“I think one of the big things that we have to look at is the public perception right now, which is that biotech products are expensive and tend to come in injectible formats. These factors are difficult for the healthcare environment of 2012 to embrace. In this model, to get a product and a therapy, one has to go to a healthcare facility, be it a hospital for infusion, or a doctor’s office for an injectible. I’d like to see the industry be able to get what I call the insulin model, which is allowing these medications and therapies to get into the hands of the patients through a more simple model than what we have right now.” —Steve Walfish, Statistical Outsourcing Services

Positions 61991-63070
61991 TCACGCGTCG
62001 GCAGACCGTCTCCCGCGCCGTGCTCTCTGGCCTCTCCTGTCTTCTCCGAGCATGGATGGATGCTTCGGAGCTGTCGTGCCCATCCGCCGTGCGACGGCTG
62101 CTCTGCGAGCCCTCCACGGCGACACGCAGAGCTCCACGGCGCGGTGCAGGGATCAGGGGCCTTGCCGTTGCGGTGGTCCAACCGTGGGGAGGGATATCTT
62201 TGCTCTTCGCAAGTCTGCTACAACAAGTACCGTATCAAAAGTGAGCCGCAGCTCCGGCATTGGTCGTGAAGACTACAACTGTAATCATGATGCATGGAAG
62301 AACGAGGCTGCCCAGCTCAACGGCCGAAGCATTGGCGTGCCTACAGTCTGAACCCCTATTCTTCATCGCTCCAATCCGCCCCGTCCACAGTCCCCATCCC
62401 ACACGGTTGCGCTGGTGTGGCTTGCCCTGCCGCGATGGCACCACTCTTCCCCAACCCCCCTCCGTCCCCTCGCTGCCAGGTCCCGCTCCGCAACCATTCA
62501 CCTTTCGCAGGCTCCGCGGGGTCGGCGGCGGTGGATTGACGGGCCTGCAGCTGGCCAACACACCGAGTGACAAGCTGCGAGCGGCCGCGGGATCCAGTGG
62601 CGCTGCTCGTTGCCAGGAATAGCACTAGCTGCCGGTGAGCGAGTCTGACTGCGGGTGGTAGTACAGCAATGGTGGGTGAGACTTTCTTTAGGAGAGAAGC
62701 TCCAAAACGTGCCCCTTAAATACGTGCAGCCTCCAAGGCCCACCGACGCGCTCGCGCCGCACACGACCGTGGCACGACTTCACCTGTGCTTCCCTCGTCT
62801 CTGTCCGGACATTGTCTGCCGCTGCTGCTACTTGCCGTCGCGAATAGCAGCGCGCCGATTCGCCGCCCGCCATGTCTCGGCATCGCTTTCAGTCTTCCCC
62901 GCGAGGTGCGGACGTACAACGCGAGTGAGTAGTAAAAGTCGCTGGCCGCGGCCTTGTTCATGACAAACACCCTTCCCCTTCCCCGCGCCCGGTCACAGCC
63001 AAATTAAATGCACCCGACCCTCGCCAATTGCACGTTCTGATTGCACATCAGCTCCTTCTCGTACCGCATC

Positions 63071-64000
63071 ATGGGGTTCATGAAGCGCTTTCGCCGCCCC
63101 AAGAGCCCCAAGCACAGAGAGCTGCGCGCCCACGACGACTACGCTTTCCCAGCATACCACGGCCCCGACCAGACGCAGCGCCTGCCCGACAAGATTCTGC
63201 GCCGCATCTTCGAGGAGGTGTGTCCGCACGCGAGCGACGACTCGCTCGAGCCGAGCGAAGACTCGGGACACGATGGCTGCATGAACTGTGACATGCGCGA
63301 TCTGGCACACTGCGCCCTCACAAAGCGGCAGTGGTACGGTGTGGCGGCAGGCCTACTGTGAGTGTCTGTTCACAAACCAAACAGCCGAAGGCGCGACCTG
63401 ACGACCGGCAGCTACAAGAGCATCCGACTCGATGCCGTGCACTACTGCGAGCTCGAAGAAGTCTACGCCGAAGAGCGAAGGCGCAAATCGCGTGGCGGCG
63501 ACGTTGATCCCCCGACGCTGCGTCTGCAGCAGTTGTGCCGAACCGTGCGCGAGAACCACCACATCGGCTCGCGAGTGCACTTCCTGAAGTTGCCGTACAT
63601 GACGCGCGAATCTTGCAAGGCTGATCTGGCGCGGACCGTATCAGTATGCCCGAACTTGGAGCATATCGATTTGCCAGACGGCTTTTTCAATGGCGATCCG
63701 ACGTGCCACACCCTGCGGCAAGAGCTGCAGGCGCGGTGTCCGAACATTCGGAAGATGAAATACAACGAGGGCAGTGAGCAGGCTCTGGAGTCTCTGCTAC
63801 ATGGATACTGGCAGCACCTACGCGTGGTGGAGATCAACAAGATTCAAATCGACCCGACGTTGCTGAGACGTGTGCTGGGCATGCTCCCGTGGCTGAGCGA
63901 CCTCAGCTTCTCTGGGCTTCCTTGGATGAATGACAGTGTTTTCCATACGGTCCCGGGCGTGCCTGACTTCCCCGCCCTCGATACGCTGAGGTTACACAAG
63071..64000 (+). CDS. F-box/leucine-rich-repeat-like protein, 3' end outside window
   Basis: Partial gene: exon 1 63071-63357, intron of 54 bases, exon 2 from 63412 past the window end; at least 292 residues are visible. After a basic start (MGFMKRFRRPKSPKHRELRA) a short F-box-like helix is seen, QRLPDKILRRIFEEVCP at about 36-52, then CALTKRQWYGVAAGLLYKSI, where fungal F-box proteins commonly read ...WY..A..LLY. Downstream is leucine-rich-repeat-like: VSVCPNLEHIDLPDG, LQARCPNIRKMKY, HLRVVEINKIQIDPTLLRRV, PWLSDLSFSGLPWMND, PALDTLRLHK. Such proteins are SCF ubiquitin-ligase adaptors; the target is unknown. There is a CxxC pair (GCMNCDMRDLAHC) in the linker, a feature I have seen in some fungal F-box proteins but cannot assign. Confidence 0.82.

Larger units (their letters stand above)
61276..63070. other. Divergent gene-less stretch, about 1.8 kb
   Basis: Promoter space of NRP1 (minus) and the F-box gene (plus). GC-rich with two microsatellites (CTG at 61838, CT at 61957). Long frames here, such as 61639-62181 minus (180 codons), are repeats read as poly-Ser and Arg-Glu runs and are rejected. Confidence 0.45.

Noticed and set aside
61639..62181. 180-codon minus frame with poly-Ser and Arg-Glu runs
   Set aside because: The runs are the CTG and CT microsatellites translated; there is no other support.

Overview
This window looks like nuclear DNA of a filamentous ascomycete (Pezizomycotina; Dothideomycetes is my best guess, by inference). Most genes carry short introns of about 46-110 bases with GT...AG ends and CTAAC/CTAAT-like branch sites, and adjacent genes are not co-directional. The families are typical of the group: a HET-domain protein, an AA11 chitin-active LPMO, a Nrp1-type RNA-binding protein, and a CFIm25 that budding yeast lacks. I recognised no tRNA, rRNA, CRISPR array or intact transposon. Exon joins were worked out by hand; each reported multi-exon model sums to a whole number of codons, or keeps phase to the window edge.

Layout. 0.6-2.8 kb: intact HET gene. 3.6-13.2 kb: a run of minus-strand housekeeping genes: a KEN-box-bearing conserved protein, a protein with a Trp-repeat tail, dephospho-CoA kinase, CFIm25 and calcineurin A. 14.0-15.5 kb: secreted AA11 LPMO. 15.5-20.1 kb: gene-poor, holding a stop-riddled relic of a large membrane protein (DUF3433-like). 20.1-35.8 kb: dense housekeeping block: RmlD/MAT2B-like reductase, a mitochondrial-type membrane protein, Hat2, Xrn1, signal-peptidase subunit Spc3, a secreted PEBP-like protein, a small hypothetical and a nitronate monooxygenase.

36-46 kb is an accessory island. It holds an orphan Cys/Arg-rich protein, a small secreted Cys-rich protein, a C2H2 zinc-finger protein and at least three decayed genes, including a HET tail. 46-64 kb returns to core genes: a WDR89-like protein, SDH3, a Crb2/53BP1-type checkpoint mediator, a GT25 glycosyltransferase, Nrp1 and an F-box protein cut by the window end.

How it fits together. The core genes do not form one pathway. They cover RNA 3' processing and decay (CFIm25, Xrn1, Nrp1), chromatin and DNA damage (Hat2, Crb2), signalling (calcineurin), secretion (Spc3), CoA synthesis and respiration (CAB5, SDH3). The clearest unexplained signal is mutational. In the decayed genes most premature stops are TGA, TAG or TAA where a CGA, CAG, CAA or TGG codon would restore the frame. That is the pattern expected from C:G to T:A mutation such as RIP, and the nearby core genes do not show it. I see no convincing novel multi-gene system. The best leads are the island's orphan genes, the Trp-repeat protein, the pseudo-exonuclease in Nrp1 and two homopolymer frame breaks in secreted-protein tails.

“The greatest challenge, simplistic as it may sound, is getting a product to market. If one looks at the number of products in clinical trials, the numbers of products in clinical trials a few years ago, and the relatively small number of truly new products, not just life-cycle management products getting to market, it’s remarkably small. In spite of that vast effort and expense being invested, something seems to go wrong during the process, and the number of approved products seems to be declining. In addition, perhaps one of the greatest frustrations is the realization that entirely new technologies are progressing more slowly than what we envisaged, such as with tissue engineering. Very few of these products have made it to market so far, and there have been a number of notable products that have received regulatory rejections. One hurdle here is the regulations. In addition, many of these products are designed for rare diseases, and the potential return on investment is limited.” —Chris Holloway, ERA Consulting Group.